OUR inspiration

Their Playful Spirit and Belief That Funomenal Fun Helps Kids Thrive!



Highlights from hundreds of products.

Started in This Garage

In 1948 Spud and Rich started making and selling slingshots by mail order in Chuck's grandparents garage in South Pasadena, CA. Pictured is Rich in 1988.

Pluto Platter (Frisbee)

Their first toy was called Pluto Platter. Rich later renamed it after a comic strip character, "Mr. Frisbee." Frisbee took off when it was marketed as a sport in the mid-1960s.

Hula Hoop

In April 1958, people lined up around the block when stores expected a shipment of Hoops. By September you couldn't give 'em away." That's how fast the market saturated.

Slip 'N Slide

An upholsterer made the first version for his kids and brought it to Spud and Rich.  It was a huge success and  family summer favorite.

Monster Bubble

Those little tiny wands that came in the bottle of bubble fluid couldn't measure up to Monster Bubbles. Later, Zillion Bubbles was added.

Water Wiggle

This whacky toy soaked anyone who came near. Its unpredictable gyrations made for cool, splashing fun as it danced across the yard.

Air Blaster

This toy gun fired a ball of air across the room and would blow out a candle or mess your Mom's hairdo. Included a lifetime supply of free ammunition.

Super Ball

A tire company chemist brought Spud 'N Rich a new rubber formula, with a super 94% resiliency. It would bounce over your house.

Super Stuff

More fun through chemistry. An oil company chemist brought Spud and Rich a powder, that when mixed with water, turned into a gooey toy.

Silly String

Two men trying to invent a spray-on cast, instead invented a colorful, soft plastic string. Spud 'N Rich knew this was fun in a can.


Rich discovered this plasticky substance in France. Kids loved the giant colorful bubbles, perfect for the psychedelic period entering the 70s.

Fun Fountain

Fill the clown head with water, adjust the stream and turn on the hose. Kids loved the way its hat would magically float on the stream and stay there.

Trac Ball

This new twist on Jai Ali used a curved corrugated track to put enormous spin on the ball, making it curve wildly.

Magic Window

Filled with colored microscopic beads with different specific gravities, kids loved unpredictable results and works of art.

Toy Industry Hall of Fame

Toy Industry of Hall of Fame Tribute

In 2014, Spud and Rich were posthumously inducted. Chuck was asked to produce a tribute video for the ceremonies.

Chuck Spoke of the Future

Chuck encouraged toy industry executives to fill the void left by Spud and Rich's passing.


Now, For a New Generation

How insights from Chuck's childhood form the foundation for more fun today.


Growing Up Fun

"When Dad came home early, we knew he had something new!" Spud and Rich often used their kids as testers of their latest inventions. At right: Super Stuff.


Product Tester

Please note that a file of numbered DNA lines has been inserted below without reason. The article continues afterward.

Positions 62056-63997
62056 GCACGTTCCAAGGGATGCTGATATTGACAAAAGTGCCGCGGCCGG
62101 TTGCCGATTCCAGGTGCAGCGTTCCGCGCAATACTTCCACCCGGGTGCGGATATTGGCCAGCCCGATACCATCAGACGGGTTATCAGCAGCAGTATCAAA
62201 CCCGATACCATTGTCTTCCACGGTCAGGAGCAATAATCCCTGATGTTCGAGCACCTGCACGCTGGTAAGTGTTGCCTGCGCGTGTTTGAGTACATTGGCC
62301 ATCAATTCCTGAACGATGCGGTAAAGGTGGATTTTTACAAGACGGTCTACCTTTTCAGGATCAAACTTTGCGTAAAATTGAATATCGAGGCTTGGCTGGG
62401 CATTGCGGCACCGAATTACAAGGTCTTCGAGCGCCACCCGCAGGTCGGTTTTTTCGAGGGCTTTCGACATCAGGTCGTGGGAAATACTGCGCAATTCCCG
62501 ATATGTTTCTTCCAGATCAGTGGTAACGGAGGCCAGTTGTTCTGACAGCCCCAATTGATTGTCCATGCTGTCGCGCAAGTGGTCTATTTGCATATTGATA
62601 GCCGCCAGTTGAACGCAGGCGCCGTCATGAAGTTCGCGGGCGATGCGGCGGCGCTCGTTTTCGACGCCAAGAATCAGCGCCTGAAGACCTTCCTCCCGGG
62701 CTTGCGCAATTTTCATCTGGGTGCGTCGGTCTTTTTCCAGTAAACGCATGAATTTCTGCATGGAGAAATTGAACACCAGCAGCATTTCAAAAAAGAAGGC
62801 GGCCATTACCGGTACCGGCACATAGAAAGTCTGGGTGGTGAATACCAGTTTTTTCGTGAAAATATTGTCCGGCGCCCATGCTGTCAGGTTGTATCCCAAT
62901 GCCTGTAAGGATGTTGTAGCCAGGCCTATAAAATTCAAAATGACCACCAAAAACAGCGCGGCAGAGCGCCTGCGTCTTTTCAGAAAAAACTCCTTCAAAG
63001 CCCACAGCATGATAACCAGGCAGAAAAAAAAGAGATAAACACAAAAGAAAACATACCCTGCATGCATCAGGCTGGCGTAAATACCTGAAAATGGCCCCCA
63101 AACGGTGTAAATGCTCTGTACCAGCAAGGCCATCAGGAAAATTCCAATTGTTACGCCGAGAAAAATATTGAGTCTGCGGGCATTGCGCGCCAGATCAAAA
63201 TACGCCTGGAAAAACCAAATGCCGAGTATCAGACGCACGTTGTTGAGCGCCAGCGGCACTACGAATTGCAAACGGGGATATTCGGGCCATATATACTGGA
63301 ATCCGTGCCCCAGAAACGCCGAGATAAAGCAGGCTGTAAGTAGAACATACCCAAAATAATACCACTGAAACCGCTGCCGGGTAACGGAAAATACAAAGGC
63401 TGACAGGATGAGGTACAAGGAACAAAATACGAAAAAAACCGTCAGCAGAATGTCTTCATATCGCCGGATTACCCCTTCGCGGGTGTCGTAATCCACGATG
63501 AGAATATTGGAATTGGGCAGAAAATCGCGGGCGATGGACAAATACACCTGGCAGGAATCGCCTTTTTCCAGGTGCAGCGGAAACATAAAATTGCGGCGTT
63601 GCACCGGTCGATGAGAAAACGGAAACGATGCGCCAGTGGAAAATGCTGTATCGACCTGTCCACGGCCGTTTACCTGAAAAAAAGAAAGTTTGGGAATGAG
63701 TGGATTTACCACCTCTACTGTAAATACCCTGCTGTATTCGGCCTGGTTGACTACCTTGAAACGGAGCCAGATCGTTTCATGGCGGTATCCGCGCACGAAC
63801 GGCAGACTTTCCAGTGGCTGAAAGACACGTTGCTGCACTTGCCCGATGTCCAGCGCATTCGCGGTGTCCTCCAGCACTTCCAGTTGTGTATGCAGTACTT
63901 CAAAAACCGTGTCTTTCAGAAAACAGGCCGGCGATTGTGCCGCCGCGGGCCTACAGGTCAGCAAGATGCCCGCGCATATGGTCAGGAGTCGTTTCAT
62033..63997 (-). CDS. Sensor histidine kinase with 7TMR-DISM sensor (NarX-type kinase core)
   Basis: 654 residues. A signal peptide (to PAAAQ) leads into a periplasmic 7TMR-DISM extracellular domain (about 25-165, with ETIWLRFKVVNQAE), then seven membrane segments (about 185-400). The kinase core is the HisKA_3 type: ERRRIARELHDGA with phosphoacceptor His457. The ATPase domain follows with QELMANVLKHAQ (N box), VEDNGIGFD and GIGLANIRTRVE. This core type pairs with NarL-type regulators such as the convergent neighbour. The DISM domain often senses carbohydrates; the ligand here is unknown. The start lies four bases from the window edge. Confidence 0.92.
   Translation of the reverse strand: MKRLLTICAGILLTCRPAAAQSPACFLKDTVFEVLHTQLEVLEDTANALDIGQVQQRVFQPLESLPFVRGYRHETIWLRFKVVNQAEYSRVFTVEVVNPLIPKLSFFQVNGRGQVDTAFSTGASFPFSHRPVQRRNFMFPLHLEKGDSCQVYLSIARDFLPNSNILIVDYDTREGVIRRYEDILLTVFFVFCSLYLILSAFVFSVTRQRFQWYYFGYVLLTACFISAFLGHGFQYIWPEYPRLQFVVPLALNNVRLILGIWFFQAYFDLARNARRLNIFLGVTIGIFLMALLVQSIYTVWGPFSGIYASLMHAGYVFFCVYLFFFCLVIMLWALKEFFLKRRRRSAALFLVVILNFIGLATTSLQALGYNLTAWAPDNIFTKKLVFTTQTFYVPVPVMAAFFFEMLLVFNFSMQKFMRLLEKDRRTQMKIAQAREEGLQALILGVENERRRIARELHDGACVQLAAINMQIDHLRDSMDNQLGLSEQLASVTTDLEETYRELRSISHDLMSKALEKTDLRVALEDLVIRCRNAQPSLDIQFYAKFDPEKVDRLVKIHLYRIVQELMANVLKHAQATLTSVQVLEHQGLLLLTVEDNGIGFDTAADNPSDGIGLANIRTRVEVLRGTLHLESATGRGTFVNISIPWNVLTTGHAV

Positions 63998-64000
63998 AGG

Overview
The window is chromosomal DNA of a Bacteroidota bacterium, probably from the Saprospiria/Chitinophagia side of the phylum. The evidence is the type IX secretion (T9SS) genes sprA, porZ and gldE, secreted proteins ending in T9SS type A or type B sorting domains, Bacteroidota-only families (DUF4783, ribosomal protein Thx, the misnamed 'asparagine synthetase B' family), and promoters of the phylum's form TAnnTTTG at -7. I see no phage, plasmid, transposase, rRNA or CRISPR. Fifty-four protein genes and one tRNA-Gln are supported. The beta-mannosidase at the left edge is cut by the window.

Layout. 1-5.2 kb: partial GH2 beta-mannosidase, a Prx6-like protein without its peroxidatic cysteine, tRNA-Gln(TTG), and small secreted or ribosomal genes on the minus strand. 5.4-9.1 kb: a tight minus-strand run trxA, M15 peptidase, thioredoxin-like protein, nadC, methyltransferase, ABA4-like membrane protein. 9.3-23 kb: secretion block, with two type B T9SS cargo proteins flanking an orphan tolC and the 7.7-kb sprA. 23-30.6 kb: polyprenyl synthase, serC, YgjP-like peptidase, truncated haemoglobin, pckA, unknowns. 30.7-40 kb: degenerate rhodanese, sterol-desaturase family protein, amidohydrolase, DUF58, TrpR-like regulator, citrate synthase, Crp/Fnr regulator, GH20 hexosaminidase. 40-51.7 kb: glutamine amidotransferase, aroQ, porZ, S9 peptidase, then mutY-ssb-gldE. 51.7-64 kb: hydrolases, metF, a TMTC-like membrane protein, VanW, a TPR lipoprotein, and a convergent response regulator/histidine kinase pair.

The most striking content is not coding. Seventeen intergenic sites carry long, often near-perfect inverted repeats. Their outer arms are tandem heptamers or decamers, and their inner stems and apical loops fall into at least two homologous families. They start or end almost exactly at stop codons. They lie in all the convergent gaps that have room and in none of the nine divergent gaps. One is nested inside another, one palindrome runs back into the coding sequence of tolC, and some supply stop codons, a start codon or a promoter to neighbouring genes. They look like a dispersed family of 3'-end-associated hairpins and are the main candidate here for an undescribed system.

Chuck's first product test didn't go according to plan but he had fun and eventually got the hang of it!


Commercial Extra

Spud and Rich made their own TV commercials and invited kids from the neighborhood, making them more authentic. Spud even enlisted the help of their postal carrier!


Fun For The Next Gen

Chuck noted, "When I played with my daughters, I found myself doing the same things Dad did. I shared with him how special it was to feel my connection with him, through my kids."

Chuck wants his grandchildren to experience Funomenal Fun too!


A Fun Education


During hot summer days, Chuck learned to sell by pulling his wagon door-to-door, selling water slides for $5.98.

With the charisma of a 6-year old and a snappy sense of personal fashion, he helped the neighborhood cool down.


Chuck remembers learning how important it was to demonstrate the visual fun of the product. That fun was found on the faces of children. Spud and Rich shot their own commercials in their front yards and filled them with kids from their neighborhoods. That's how they achieved such powerfully authentic images.


Spud and Rich were natural teachers. They trained Chuck to be curious and constantly look at things for how they might be better. "What if... " and "How about... " started countless debates over new ideas.

Chuck's "Moon Gravity Machine" was inspired by the Apollo missions.  He used bicycle wheels, his old boy scouts backpack frame, buckets and barbell weights to represent 5/8 of his body weight to "feel" the moon's gravity.


Spud and Rich made work fun and play was even funner! Their sense of humor and fun-loving natures certainly rubbed off.

This photo was Chuck's idea but he quickly regretted it as the rope tightened around his ankles. "It was incredibly painful. The smile on my face is actually just gritted teeth!" Dad pulled on my arm to take some of the weight off and we got the shot. THIS NUT DIDN'T FALL FAR FROM THE TREE.


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